Google unveils its latest toy: the car that can drive itself
Monday 11 October 2010
With its eight hairpin turns negotiating a hair-raising 31.5 per cent gradient, San Francisco's Lombard Street is one of the toughest tests drivers can face. But if Google has anything to do with it, soon they will be able to just sit back and let the car do the work.
Filling a vehicle with enough technology to make a James Bond car look humble, the internet giant has developed a car that can drive itself. The demise of the driving instructor may still be decades away, but the project is no mere pipe-dream.
A squadron of seven modified Toyota Priuses and an Audi TT has already clocked-up 140,000 miles while driving along the roads of California, taking in not only San Francisco's most famous road but also the Golden Gate Bridge, Hollywood Boulevard in Los Angeles and the Pacific Coast Highway.
The experimental vehicles look much the same as others on the road, apart from chimney-like cylinders mounted on brackets above the roofs that act as the cars' eyes. They use a system of video cameras, radar sensors and laser range-finders to detect other vehicles, while following a pre-set route mapped out by drivers in ordinary cars. The software controls acceleration and deceleration, while the cameras read and interpret traffic lights and other signs. According to Google, only one minor accident took place during the testing, when one of the cars received a bump from behind at traffic lights.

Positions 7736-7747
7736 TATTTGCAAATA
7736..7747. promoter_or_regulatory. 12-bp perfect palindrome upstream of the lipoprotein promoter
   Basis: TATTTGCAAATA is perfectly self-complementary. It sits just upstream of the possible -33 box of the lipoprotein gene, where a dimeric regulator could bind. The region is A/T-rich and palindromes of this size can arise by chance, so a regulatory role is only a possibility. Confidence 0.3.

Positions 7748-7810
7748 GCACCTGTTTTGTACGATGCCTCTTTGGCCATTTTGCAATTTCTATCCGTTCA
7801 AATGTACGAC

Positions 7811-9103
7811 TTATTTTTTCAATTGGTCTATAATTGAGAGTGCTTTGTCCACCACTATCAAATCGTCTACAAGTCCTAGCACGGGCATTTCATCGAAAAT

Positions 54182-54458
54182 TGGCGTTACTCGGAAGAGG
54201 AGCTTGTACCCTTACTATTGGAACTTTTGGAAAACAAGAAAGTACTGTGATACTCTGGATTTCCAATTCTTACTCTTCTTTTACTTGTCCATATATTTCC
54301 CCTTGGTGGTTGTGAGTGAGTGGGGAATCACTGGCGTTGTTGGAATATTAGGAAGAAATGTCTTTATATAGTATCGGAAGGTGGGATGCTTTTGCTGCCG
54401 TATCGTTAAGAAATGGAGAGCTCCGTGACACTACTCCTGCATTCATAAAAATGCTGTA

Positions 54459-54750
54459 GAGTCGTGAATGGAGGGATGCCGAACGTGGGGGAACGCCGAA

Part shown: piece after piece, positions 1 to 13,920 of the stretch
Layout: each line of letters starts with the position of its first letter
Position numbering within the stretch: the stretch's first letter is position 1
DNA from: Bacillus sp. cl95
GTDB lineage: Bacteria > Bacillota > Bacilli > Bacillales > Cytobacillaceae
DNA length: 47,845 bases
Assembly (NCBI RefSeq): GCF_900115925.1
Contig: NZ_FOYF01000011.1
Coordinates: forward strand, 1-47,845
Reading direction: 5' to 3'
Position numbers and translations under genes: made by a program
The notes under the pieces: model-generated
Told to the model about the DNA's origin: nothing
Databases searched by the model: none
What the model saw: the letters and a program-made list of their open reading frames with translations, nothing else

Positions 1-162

Sebastian Thrun, a co-inventor of Google's Street View mapping service and director of the Stanford Artificial Intelligence Laboratory, wrote in an official blog that Google is developing the car primarily in the hope that it will improve traffic safety. Every year, 1.2 million people are killed in road accidents around the world, according to the World Health Organisation, and Google believes its car could halve that number.
Mr Thrun said he also hopes the technology would lead to the creation of the "highway trains of tomorrow". It could free-up time for drivers to get on with business while travelling, and potentially reduce carbon emissions by encouraging car-sharing and optimising fuel efficiency.
The fleet of cars are kept under the watchful eyes of a trained safety driver and a software engineer, ready to take control should anything go wrong, and the police have been kept informed of the trials.
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